On the other hand, a growing body of scientific literature documents the potential effectiveness of marine reserves for replenishing overexploited fish stocks, conserving biodiversity, and restoring habitats, the committee found. Studies have shown, for example, that the size of both stocks and individual fish frequently increases in reserves. These larger fish produce more eggs, increasing the overall productivity of the population. One study documented a twofold to threefold increase in egg production by rockfish in a California reserve. A review of several studies looking at biodiversity found that nearly 60 percent of the reserves examined had a greater number of species in protected areas, increasing by a third on average. With regard to habitat protection, researchers in St. Lucia discovered that overfishing of parrotfish, which consume algae, led to algal overgrowth and decline of coral reefs, while in a nearby reserve parrotfish ate enough algae to prevent coral losses.
The committee also evaluated how to best establish and design protected areas. Effective implementation of marine reserves depends on active participation by all stakeholders at the outset of the design process, and an understanding of the probable socioeconomic impacts on local communities. The design process itself should begin with an evaluation of conservation needs at both local and regional levels. Then the objectives and goals of the protected area should be defined, followed by a characterization of key biological and oceanographic features. Special consideration should be given to locations with the capacity to "seed" others through the dispersal of adults or larvae of a species. Once potential sites are identified, the final selection should be based on community concerns.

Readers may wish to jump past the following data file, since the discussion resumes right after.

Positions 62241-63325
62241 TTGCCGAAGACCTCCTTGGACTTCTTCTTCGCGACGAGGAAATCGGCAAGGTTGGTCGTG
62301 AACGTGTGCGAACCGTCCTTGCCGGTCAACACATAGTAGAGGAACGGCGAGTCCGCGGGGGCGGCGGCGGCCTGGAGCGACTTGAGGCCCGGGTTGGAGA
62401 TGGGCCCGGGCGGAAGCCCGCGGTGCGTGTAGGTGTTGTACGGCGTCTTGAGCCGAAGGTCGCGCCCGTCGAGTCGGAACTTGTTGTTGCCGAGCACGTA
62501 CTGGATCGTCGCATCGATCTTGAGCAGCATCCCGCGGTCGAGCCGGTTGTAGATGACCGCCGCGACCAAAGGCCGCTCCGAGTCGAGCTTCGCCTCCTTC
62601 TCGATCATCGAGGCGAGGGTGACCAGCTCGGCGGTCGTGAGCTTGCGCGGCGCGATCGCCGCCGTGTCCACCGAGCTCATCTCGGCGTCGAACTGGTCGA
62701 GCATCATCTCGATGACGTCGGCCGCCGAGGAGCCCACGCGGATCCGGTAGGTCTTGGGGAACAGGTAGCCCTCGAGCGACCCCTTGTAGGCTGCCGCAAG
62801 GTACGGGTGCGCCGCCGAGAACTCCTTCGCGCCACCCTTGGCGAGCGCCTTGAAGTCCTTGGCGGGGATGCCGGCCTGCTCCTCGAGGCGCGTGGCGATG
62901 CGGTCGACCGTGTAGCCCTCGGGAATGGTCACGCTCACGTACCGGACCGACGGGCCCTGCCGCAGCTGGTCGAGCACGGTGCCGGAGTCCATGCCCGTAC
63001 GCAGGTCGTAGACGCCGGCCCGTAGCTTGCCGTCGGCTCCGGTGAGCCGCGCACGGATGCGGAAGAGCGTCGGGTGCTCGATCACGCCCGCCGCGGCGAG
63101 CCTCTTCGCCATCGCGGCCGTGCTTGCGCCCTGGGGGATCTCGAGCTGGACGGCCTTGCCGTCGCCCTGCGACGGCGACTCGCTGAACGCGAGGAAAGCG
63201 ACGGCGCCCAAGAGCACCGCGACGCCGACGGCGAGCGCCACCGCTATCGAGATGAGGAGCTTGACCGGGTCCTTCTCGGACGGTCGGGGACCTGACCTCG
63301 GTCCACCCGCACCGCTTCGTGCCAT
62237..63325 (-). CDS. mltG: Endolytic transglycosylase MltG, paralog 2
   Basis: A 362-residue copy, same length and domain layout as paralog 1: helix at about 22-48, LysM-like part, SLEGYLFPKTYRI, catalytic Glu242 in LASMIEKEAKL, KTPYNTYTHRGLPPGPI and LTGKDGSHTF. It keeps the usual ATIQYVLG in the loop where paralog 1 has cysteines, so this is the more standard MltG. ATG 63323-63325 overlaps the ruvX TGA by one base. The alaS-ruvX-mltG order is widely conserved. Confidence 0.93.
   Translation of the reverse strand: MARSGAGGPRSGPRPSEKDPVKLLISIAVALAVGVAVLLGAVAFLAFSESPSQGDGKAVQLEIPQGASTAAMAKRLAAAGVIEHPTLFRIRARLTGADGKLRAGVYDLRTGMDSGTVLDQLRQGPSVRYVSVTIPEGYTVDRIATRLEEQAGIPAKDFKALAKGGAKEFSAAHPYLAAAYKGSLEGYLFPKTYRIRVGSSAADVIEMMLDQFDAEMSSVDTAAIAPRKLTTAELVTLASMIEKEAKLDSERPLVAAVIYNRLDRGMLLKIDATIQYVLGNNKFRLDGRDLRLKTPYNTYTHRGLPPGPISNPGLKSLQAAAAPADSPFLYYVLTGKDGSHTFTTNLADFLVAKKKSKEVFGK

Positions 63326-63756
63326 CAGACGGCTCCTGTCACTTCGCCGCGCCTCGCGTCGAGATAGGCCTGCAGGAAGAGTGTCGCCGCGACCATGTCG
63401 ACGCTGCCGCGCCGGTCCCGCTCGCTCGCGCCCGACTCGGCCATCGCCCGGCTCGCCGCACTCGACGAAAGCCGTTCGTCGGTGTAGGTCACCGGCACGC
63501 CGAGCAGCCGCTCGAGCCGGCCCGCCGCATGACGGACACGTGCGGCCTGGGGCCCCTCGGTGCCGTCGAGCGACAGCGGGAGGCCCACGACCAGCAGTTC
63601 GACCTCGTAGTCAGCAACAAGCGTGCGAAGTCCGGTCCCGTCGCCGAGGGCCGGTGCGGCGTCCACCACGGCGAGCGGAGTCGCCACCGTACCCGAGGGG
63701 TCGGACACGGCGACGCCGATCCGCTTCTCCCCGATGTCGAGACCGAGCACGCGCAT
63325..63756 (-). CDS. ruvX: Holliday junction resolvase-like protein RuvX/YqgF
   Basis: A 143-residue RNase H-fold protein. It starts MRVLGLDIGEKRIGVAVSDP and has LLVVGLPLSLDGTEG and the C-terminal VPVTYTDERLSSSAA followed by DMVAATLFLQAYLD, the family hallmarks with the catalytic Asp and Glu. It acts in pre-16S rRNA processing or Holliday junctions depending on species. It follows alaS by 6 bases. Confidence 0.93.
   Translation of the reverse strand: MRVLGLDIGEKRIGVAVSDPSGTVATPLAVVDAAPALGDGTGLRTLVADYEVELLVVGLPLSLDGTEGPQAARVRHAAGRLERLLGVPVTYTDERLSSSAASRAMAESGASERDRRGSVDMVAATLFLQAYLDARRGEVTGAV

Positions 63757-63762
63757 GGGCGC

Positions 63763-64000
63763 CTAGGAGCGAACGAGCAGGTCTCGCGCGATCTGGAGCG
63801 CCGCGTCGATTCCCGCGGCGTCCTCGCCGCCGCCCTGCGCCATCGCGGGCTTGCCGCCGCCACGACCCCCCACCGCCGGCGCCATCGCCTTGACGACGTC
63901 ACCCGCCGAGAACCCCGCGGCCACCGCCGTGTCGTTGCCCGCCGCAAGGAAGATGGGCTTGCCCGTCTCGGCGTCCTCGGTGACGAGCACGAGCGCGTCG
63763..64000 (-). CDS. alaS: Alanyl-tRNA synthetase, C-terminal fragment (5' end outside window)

Within each site, zones should be used to designate reserves with various levels of protection needed to meet each management goal, the report says. For instance, zones may include ecological reserves to protect biodiversity and provide undisturbed areas for research, fishery reserves to restore and protect fish stocks, and habitat restoration areas to facilitate recovery of damaged seabeds. The size of these reserves should be determined based on the conservation needs of each area. Zones with different conservation goals could be set up to offer protection and resolve conflicts over the use of resources. For example, a protected area that currently only forbids oil and gas exploration could include reserves designed to protect endangered species or fish populations.
To overcome fragmented management of marine protected areas -- which can result in different agencies working at cross-purposes -- officials from federal, state, and local governments need to integrate their activities, especially since a system of protected areas will require regional coordination, the report says. In addition, monitoring programs are needed to evaluate reserve performance and improve design as necessary. Likewise, enforcement of marine protected areas will be critical to ensure protection.